I used gesture mirroring while conducting one particular test — meeting a representative for the local chamber of commerce. When I got up to leave after our fifteen minute conversation, she stood up as well, and reached out for a hug.
Gesture mirroring and hijacking is so effective because our gestures are generally expressed unconsciously. They are literal physical expressions of our emotional attachment to the subject of discussion. Because they are expressed unconsciously, they are received unconsciously. Because they are received unconsciously, they create immediate rapport.
Thing 3. ReadingReading people seems more like a mentalist trick than it does science, however there’s a great deal of research that goes into effective people reading.
Dr. Paul Ekman pioneered the work on micro-expressions — nuanced ticks that indicate emotional response or stress. They relay messages to our subconscious in fractions of a second, under the radar of awareness, and directly impact how we feel about the interaction.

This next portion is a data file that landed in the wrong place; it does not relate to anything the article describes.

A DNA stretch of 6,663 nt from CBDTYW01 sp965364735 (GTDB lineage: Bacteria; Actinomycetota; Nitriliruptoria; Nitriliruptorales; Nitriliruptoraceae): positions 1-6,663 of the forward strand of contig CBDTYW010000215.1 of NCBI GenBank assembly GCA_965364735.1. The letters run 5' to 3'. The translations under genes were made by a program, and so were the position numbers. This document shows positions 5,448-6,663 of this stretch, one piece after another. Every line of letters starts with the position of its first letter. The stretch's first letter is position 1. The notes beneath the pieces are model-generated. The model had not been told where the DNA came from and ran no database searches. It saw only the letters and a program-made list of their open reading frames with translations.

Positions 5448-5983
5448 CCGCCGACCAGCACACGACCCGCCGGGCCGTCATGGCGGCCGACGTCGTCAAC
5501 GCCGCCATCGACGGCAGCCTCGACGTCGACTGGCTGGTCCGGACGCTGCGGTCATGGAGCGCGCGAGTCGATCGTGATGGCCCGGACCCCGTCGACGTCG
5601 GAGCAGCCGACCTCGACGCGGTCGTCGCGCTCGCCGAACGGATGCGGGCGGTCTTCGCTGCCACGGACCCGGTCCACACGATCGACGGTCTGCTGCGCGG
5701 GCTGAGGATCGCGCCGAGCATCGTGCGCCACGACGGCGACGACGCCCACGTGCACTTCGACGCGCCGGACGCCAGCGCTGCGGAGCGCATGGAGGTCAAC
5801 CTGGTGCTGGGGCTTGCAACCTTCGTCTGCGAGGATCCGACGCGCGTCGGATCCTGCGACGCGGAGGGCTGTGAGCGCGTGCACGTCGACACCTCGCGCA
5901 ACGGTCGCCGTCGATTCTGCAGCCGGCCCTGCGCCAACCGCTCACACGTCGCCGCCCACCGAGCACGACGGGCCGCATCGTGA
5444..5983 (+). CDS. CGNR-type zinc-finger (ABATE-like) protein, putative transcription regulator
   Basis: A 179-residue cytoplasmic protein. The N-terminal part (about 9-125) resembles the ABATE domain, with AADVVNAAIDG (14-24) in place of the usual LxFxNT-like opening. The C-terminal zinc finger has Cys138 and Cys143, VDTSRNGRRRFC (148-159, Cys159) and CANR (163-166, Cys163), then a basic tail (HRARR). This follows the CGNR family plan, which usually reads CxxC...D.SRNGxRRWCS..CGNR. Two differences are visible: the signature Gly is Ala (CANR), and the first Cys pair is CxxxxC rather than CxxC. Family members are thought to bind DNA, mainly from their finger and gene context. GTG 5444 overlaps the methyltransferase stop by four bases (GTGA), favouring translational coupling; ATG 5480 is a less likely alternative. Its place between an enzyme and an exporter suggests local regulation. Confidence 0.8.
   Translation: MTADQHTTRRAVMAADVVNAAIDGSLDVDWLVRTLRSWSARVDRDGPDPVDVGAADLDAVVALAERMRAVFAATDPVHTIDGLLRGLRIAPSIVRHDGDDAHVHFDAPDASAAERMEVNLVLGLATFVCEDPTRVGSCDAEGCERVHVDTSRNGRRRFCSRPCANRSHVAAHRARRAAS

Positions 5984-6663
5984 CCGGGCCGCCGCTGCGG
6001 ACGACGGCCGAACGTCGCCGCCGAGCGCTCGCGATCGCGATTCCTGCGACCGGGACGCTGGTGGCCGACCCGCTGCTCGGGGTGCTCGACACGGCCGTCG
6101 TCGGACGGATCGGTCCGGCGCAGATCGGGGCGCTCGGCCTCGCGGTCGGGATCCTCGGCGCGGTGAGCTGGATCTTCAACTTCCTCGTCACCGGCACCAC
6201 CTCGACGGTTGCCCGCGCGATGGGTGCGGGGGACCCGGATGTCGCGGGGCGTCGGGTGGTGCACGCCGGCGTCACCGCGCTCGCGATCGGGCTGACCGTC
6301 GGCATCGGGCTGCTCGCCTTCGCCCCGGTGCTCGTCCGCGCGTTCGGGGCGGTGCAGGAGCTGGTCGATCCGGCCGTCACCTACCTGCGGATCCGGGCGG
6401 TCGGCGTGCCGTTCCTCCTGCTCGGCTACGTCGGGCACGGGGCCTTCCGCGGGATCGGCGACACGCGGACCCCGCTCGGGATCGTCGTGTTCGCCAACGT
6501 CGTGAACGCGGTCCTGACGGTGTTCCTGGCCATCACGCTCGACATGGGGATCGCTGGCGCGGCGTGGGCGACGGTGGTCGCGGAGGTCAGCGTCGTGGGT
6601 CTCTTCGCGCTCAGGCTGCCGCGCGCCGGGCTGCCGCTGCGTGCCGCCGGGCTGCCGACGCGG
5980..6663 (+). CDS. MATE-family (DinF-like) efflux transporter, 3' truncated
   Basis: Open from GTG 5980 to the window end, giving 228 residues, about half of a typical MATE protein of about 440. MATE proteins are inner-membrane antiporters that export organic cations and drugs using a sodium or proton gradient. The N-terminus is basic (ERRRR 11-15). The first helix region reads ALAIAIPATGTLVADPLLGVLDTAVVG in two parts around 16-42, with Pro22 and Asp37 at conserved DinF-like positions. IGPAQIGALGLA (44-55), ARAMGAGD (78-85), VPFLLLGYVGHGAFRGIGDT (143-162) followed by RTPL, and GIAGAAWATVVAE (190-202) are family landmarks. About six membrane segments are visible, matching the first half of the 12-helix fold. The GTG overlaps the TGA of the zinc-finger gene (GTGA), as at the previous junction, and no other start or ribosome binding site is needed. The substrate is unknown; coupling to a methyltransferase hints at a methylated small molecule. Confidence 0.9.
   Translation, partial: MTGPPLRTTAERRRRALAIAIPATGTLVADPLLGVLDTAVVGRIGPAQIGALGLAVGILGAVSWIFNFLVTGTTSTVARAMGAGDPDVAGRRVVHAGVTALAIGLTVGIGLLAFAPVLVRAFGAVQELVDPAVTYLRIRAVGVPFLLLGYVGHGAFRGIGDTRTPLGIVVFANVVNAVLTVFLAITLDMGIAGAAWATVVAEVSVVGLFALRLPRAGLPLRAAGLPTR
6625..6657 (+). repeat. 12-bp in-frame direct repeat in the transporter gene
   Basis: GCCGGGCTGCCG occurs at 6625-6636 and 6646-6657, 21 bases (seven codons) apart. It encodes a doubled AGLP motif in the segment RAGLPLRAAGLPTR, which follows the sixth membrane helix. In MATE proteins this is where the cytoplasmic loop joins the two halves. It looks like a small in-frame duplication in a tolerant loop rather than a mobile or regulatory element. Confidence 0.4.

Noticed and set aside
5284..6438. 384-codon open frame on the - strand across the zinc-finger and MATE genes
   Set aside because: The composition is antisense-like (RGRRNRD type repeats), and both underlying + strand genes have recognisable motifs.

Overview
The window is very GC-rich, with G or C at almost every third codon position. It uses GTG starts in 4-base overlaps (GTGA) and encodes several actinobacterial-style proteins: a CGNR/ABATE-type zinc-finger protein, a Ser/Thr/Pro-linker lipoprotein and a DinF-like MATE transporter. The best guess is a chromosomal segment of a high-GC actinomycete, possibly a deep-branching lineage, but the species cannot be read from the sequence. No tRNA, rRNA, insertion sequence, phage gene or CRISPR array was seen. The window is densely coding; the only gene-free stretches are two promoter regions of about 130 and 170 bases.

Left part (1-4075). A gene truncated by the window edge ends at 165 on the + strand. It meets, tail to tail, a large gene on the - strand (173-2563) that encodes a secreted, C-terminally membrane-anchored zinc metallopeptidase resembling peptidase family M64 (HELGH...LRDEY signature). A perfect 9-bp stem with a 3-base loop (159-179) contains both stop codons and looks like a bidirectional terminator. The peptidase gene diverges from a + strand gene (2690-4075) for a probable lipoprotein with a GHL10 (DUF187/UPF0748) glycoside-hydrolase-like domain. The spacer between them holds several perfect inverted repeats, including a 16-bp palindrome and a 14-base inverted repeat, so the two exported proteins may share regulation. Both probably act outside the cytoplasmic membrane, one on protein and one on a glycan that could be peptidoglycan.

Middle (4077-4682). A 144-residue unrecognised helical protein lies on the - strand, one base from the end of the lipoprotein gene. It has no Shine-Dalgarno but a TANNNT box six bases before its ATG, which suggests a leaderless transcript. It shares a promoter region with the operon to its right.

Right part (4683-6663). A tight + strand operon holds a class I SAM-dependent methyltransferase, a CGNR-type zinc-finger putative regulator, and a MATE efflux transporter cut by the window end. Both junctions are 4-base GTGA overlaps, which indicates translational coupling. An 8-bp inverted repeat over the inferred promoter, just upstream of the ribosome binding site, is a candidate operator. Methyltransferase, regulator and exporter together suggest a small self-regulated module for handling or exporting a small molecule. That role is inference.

Dr. Ekman studied the facial expressions of people from all over the world to find the common facial indicators of emotion, regardless of age, gender or socioeconomic background. He found seven emotions that trigger universal facial expressions — anger, fear, disgust, contempt, sadness, surprise and joy.
These universal expressions reveal thoughts and emotions that otherwise may go unnoticed.
Dr. Lillian Pearl Bridges teaches face reading in Chinese medicine, and her work has been used by countless professionals, from health practitioners to C-level executives. She’s produced an incredibly revealing chart of where emotions are expressed in the face, the types of emotions that are expressed repeatedly and what those wrinkles reveal about a person’s disposition.
From these two experts, we gain a wealth of information about how to deal with a particular individual. Lines on the chin can reveal fear or anxiety, that person may need reassurance about product performance or service guarantee. Vertical lines in front of the ear indicate hyper vigilance, this person may need more specifics about a product. A person with the corners of their mouth turned down has experienced disappointment. They might need you to undersell and over-deliver.
Reading and reciprocating expressions are phenomenally powerful ways of building rapport, and because they are nonverbal, there is no critical factor to dissect the reciprocation. We simply feel this person is like us.
Thing 4: SpeakingBoth verbal and tonal communication can be used to build rapport. The way a person speaks can be indicative of thought process, but also show the emotion attached. For example, higher pitch or faster rate of speech can show emotional stress, whereas a lower pitch and slower rate can reveal a calm demeanor and more analytical or critical thought processes.